I think a D80 would be a great dslr, but it's going to leave you with 400-500 for a lens (I've seen it for $825 as a refurb). Not bad by any means, but certainly doesn't allow an 18-200. The D50 + 18-200 is a much more realistic suggestion.

    I'm a Canon person, so I'd recommend a Canon merely because I'm not as familiar with Nikon. That's not to say that Nikon wouldn't be better for you....

    Personally, a 20D has a better feel than an XTi, and the two are going to be about the same price. I have an XTi as a backup, and while it's nice, it's very small and feels cramped. So I'd go to a store and feel both, and choose the one you're more comfortable with. (I think a 30D is much better, but it's about $1k -- or $850 as a refurb when it's available.)

    Let's say it ends up costing you $650-700 for the body, that leaves about $650 for a lens. I'd look at a Tamron 17-50 2.8 -- it would give you a decent range and f2.8 (about $400). With the left over $250 I'd get the cards, bags, and a 50 1.8 for indoor low light without a flash.

    Alternatively, if you're committed to getting the kit lens, then that adds about $100 to the body cost, and gives you about $550 for a lens.... With that, I'd buy a 50 1.8 and something on the tele end (100 f2, 85 1.8....), if that what you're looking for.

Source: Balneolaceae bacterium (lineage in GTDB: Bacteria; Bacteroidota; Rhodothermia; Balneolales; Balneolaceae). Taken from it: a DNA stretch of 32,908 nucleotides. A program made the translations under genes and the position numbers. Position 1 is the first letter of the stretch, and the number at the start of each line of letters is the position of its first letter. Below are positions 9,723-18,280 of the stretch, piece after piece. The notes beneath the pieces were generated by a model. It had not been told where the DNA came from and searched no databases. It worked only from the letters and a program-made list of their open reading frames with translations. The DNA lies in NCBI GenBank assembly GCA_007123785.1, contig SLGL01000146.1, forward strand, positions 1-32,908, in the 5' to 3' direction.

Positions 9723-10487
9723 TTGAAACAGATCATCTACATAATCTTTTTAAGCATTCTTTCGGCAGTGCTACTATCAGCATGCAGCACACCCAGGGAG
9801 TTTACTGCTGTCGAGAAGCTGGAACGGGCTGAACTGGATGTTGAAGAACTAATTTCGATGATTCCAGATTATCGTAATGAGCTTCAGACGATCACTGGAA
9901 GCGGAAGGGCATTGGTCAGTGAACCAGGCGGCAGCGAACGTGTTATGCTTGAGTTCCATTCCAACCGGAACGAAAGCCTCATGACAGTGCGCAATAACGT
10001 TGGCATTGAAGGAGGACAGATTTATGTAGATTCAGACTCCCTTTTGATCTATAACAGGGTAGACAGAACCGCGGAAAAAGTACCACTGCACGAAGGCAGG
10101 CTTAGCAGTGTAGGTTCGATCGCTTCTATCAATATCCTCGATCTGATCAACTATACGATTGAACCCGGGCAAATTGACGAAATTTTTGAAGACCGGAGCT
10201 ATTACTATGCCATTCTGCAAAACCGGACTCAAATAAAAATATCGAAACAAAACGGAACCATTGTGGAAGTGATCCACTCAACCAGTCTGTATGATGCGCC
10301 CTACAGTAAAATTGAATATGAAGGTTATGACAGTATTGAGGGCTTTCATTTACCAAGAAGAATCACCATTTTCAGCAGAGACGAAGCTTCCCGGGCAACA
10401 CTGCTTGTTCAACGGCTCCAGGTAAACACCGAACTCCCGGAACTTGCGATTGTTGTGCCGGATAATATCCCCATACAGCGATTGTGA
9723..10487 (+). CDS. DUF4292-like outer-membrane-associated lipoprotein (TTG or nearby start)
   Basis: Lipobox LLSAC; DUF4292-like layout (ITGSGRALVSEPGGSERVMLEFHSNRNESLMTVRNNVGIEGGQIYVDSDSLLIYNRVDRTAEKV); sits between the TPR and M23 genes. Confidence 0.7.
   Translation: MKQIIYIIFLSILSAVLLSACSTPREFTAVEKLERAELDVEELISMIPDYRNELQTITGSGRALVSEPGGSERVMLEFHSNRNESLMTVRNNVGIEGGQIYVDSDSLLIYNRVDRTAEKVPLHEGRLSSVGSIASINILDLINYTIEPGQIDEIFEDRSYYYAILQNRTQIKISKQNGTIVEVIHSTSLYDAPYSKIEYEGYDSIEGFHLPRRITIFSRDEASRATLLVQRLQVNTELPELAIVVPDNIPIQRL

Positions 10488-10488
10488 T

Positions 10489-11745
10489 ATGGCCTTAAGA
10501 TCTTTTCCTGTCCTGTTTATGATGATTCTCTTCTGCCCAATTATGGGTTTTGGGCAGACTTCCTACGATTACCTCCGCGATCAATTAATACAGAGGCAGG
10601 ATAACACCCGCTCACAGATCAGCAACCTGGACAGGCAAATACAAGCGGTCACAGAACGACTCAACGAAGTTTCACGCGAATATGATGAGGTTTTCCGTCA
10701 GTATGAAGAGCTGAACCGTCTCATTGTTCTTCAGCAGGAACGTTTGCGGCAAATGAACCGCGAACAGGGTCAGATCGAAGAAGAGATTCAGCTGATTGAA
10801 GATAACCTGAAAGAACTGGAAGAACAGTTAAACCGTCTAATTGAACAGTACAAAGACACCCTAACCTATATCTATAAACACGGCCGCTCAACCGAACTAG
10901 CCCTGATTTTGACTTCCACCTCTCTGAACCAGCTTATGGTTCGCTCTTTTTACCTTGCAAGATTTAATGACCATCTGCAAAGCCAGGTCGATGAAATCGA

23. emac82 macrumors 6502

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    Location:
    NB, Canada
    #23
    I bought a D50 in December, after the D40 was released. I liked the way it feels in my hand better, it's slighty bigger, and it feels more comfortable. I got a great deal on it from my local camera shop.

    I haven't used it much, I haven't had much time, but I am hoping that I will soon. I didn't buy an expensive lens, it's a Nikon 55-200MM for about $250CAD. I didn't want to invest a lot in a lens because I am not sure how much use I will get out of it.

    I read every review on dpreview before buying, and I'd say 98% of them are positive. Most people who bought the D50 didn't buy the Rebel XT, mostly because they found it to small.

    Also...Nikon comes with a 2-year warranty, right out of the box.

    I recommend Nikon, but you can't really go wrong with a Canon either.

    The most important thing is that it is comfortable when you hold it, if it's not, you aren't going to like it.
     
  24. Fuzzy Orange macrumors 6502

    Fuzzy Orange

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    Jul 29, 2006
    #24
    I personally have an XTi... it is great. The only problem I have is that the grip gets annoyingly cramped after awhile, but I just bought the BG-E3 battery grip to remedy that. The LCD info screen isn't as bad as people would say. In fact, I like it because the info is displayed very clearly and nicely on the 2.5 inch screen.:)

    But anyways, I would wholeheartedly recommend the XTi. Canon's lens system is great.
     
  25. Abstract macrumors Penryn

    Abstract

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    #25
    None of them are bad in terms of noise, particularly compared to film.

    When it comes to noise, try not to listen to pixel peepers that need to see every photo with a magnifying glass before judging whether a photo is good or bad. Noise always looks worse on an LCD than it does in print.

    These people tend to look at 1:1 closeups at DPReview and base everything around that, when in the real world, they're all quite good (except the Sony A100). :eek:


    Then you want the Nikon D50, D80, Canon 30D, or Pentax K10D.